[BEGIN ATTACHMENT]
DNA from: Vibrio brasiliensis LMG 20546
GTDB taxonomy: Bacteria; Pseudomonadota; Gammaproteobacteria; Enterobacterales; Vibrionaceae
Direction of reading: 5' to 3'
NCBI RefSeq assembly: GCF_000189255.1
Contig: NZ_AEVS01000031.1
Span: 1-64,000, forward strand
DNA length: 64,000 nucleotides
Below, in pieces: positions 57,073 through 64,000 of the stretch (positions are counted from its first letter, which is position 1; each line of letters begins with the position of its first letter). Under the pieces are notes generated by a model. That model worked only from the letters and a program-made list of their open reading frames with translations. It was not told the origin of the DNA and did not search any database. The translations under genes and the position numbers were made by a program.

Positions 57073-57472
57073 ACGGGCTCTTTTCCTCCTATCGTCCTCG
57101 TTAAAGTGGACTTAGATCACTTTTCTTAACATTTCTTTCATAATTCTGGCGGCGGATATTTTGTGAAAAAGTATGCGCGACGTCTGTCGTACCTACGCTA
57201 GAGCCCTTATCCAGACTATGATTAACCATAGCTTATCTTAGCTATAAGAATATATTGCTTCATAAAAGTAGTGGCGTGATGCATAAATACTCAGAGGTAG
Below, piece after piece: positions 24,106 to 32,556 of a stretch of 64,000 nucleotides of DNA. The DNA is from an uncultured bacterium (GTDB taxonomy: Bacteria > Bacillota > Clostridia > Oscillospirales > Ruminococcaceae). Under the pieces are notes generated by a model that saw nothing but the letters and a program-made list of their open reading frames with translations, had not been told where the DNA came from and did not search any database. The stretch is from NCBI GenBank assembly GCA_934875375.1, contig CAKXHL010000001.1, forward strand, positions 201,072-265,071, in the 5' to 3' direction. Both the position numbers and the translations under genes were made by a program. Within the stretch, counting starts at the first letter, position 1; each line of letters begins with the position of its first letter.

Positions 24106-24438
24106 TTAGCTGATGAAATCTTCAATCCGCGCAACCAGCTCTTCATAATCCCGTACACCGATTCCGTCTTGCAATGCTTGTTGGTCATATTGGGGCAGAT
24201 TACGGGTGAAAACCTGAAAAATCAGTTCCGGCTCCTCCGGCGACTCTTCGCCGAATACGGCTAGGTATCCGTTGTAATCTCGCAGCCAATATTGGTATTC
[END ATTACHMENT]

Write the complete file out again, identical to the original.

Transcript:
DNA from: Vibrio brasiliensis LMG 20546
GTDB taxonomy: Bacteria; Pseudomonadota; Gammaproteobacteria; Enterobacterales; Vibrionaceae
Direction of reading: 5' to 3'
NCBI RefSeq assembly: GCF_000189255.1
Contig: NZ_AEVS01000031.1
Span: 1-64,000, forward strand
DNA length: 64,000 nucleotides
Below, in pieces: positions 57,073 through 64,000 of the stretch (positions are counted from its first letter, which is position 1; each line of letters begins with the position of its first letter). Under the pieces are notes generated by a model. That model worked only from the letters and a program-made list of their open reading frames with translations. It was not told the origin of the DNA and did not search any database. The translations under genes and the position numbers were made by a program.

Positions 57073-57472
57073 ACGGGCTCTTTTCCTCCTATCGTCCTCG
57101 TTAAAGTGGACTTAGATCACTTTTCTTAACATTTCTTTCATAATTCTGGCGGCGGATATTTTGTGAAAAAGTATGCGCGACGTCTGTCGTACCTACGCTA
57201 GAGCCCTTATCCAGACTATGATTAACCATAGCTTATCTTAGCTATAAGAATATATTGCTTCATAAAAGTAGTGGCGTGATGCATAAATACTCAGAGGTAG
Below, piece after piece: positions 24,106 to 32,556 of a stretch of 64,000 nucleotides of DNA. The DNA is from an uncultured bacterium (GTDB taxonomy: Bacteria > Bacillota > Clostridia > Oscillospirales > Ruminococcaceae). Under the pieces are notes generated by a model that saw nothing but the letters and a program-made list of their open reading frames with translations, had not been told where the DNA came from and did not search any database. The stretch is from NCBI GenBank assembly GCA_934875375.1, contig CAKXHL010000001.1, forward strand, positions 201,072-265,071, in the 5' to 3' direction. Both the position numbers and the translations under genes were made by a program. Within the stretch, counting starts at the first letter, position 1; each line of letters begins with the position of its first letter.

Positions 24106-24438
24106 TTAGCTGATGAAATCTTCAATCCGCGCAACCAGCTCTTCATAATCCCGTACACCGATTCCGTCTTGCAATGCTTGTTGGTCATATTGGGGCAGAT
24201 TACGGGTGAAAACCTGAAAAATCAGTTCCGGCTCCTCCGGCGACTCTTCGCCGAATACGGCTAGGTATCCGTTGTAATCTCGCAGCCAATATTGGTATTC